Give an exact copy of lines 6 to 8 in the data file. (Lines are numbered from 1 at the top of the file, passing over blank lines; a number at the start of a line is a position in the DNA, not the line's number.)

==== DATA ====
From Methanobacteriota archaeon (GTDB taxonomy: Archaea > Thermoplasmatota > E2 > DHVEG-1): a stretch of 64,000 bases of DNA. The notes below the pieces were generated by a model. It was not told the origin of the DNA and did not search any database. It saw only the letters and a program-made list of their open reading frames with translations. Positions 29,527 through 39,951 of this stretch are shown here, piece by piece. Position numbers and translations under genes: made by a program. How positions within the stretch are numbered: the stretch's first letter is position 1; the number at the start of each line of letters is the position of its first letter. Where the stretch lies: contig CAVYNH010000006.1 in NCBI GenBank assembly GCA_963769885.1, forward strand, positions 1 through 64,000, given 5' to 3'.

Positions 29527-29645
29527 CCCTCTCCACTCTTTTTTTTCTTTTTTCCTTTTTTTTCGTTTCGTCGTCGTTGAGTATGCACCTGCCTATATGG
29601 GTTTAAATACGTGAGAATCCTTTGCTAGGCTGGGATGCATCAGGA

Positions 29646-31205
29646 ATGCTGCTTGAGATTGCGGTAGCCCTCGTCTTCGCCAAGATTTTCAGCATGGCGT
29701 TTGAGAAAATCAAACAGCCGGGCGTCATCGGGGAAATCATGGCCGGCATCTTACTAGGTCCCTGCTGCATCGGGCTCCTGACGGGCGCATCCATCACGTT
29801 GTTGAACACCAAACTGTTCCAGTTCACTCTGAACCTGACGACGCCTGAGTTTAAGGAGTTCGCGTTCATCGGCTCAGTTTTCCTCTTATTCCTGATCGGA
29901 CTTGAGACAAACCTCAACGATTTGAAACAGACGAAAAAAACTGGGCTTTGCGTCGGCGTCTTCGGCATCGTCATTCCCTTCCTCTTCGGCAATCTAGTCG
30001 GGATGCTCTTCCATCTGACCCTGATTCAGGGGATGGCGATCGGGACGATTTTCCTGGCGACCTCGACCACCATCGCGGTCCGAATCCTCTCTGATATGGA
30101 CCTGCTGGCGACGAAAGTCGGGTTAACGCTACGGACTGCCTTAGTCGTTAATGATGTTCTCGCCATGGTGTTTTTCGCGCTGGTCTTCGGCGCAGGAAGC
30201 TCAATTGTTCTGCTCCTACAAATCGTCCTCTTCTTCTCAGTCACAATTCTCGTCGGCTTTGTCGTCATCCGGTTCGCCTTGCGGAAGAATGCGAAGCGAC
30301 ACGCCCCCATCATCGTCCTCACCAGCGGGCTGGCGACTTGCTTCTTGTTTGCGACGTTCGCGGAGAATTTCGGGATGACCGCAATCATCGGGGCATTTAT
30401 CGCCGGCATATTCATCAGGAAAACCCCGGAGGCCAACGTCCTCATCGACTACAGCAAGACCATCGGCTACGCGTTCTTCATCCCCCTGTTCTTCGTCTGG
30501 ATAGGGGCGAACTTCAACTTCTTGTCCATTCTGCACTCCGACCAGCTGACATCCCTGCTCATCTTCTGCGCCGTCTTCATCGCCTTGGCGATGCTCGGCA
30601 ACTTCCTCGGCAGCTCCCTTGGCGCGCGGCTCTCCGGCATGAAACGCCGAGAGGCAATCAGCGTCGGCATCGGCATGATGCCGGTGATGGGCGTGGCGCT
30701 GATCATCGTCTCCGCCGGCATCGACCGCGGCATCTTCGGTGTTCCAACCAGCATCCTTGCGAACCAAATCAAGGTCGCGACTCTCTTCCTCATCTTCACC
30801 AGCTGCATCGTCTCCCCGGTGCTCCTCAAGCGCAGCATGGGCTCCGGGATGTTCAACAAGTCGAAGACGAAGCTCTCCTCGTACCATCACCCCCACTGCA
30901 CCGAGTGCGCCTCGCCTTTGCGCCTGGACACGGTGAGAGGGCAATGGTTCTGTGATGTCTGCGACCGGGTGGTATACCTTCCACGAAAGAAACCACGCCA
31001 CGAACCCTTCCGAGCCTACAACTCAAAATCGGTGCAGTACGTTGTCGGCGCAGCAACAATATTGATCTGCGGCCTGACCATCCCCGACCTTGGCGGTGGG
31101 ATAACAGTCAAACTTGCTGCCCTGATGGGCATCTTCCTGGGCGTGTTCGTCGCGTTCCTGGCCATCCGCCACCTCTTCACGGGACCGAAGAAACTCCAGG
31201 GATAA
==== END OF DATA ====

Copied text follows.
29646 ATGCTGCTTGAGATTGCGGTAGCCCTCGTCTTCGCCAAGATTTTCAGCATGGCGT
29701 TTGAGAAAATCAAACAGCCGGGCGTCATCGGGGAAATCATGGCCGGCATCTTACTAGGTCCCTGCTGCATCGGGCTCCTGACGGGCGCATCCATCACGTT
29801 GTTGAACACCAAACTGTTCCAGTTCACTCTGAACCTGACGACGCCTGAGTTTAAGGAGTTCGCGTTCATCGGCTCAGTTTTCCTCTTATTCCTGATCGGA